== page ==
The second study by NPR mentioned the jobs that most probably would be replaced by robots, On top of the list were people who work in customer care centers aka call centers. These positions were deemed to be first of all jobs that would be replaced, other jobs were tax-document preparers, loan officers, and, get a load of this – umpires and referees, vehicle drivers, and a surprising one that I have not read before – fashion models. This probably has to do with 3D printers and the ability for roboticists to create robot models that can walk the runway.

This past May, PricewaterhouseCooper (PwC), said that drones have the high probability to replace $129 billion worth of human labor! These would be jobs related to agriculture, security, and transport. It’s pretty fascinating that people on the ground can get a bird’s eye view of corn fields, office buildings, manufacturing facilities, oil fields, transportation facilities and even major road projects major projects – all due to drones.

Where does all this lead us? The author surmises that the U.S. will have to consider an idea called “basic income” in which people will receive a monthly check on top of their existing income. The economist’s think tanks believe that people will provide less value with their labor and will need to have income coming from another area. I am not in this camp. This is pure and simple ‘redistribution of wealth’ which makes a society soft and complacent.

Unfortunately, the attitude of some people today is entitlement and those men and women that have taken risks to build businesses that employ people are the target of the ‘have-nots.’ Those people love to talk abut taxing the rich to support their ‘survivalist’ lifestyle. This is ludicrous. It all starts in the home at an early age where kids learn responsibility, respect, honesty, integrity, and the need to take care of people less fortunate. (The home needs to have parents that love their children and discipline them to raise them as solid citizens. There is much that needs to be done in this area that needs to be discussed, but it is not part of this website). However, there are plenty of jobs available that need the above qualities – the entitlement attitude prevents these people from becoming employees. There are now 11 states that now have more people on welfare than that are working: California, New Mexico, Mississippi, Alabama, Illinois, Kentucky, Ohio, New York, Maine, and South Carolina. This is really sad. No wonder companies are looking to employ robots – robots arrive on time, they don’t take breaks, they work, they don’t complain, and they are accurate. When a robot needs to be reprogrammed or replaced, its master, the human technician is there to do so.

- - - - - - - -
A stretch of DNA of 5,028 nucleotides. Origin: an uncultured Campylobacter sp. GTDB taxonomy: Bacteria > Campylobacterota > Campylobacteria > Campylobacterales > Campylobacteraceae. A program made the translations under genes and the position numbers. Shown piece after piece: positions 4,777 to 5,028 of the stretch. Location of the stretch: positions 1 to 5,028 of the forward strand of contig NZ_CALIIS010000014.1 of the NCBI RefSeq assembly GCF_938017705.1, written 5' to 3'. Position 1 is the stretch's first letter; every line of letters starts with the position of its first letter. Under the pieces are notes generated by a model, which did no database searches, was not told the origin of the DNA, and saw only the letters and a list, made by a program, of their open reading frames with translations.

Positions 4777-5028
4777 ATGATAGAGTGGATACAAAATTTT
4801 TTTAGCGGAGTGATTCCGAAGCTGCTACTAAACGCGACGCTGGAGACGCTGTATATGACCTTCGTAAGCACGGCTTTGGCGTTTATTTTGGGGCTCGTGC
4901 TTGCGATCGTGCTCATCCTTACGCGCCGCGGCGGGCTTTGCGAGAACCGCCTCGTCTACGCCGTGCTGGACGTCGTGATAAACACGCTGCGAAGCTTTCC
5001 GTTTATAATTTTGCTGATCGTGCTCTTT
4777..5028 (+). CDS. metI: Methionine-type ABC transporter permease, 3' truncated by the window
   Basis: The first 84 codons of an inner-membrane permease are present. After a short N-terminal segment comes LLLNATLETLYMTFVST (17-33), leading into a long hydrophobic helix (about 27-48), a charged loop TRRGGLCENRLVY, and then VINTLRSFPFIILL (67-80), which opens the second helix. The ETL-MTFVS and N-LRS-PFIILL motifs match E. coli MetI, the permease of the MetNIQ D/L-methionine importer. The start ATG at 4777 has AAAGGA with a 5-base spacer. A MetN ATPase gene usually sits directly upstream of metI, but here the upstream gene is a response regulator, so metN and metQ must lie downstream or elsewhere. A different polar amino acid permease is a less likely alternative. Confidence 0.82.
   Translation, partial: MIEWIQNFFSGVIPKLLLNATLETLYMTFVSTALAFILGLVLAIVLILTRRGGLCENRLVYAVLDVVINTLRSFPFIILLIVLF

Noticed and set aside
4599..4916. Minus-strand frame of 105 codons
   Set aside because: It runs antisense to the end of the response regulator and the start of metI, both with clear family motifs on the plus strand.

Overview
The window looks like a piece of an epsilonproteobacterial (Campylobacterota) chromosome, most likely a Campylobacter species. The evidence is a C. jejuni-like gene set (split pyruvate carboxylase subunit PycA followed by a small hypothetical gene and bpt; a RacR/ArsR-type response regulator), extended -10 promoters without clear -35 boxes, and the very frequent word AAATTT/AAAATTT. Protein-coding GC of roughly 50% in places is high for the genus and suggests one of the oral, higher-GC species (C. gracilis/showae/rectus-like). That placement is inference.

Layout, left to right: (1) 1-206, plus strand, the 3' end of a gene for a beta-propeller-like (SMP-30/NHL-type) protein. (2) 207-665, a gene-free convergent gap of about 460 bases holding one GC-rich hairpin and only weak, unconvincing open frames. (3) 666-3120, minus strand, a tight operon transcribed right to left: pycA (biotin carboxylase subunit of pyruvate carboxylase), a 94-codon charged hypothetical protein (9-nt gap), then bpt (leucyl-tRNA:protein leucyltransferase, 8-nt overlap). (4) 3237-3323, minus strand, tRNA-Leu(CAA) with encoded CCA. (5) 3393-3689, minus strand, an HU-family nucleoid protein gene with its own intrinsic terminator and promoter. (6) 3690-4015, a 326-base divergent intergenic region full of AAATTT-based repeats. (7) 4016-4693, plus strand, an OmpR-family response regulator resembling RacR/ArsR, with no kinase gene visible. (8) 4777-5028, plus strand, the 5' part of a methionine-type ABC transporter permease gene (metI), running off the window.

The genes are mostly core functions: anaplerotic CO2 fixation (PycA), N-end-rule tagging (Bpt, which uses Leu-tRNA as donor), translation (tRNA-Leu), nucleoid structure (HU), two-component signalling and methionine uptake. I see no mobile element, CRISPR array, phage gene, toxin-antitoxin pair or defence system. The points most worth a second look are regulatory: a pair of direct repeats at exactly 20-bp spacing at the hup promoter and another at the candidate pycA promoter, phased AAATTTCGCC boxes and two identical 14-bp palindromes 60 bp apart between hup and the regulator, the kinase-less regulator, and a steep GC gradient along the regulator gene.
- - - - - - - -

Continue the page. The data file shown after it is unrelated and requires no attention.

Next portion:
Healthcare and STEM careers seem to be the promise of the future. Consider these as you direct your children to their future careers.


Quote for the Day: “Everybody has their own private Mount Everest they were put on this earth to climb. You may never reach the summit; for that you will be forgiven. But if you don’t make at least one serious attempt to get above the snow-line, years later you will find yourself lying on your deathbed, and all you will feel is emptiness.” — Hugh Macleod

One Very Special Day at Scott County 9th Grade Classes

Last Friday turned out to be one special day. A good friend of mine asked me to speak to his students about STEM careers and other topics of interest. I took my buddy, Scott, up on his request for several reasons:

  • He has a class of pre-engineering students (actually I found out that he has 5 classes that he teaches during the day),
  • The students are well-mannered and show keen interest in their future,
  • I enjoy speaking to students on a subject that is near and dear to my heart, and
  • Scott has worked for IBM and Perot Systems as an electrical engineer and “retired” from both companies, then,
  • He went back to get his Masters in Education – he is a real hero to me,
  • Scott will be retiring from teaching after this year and I wanted him to have some of the day off.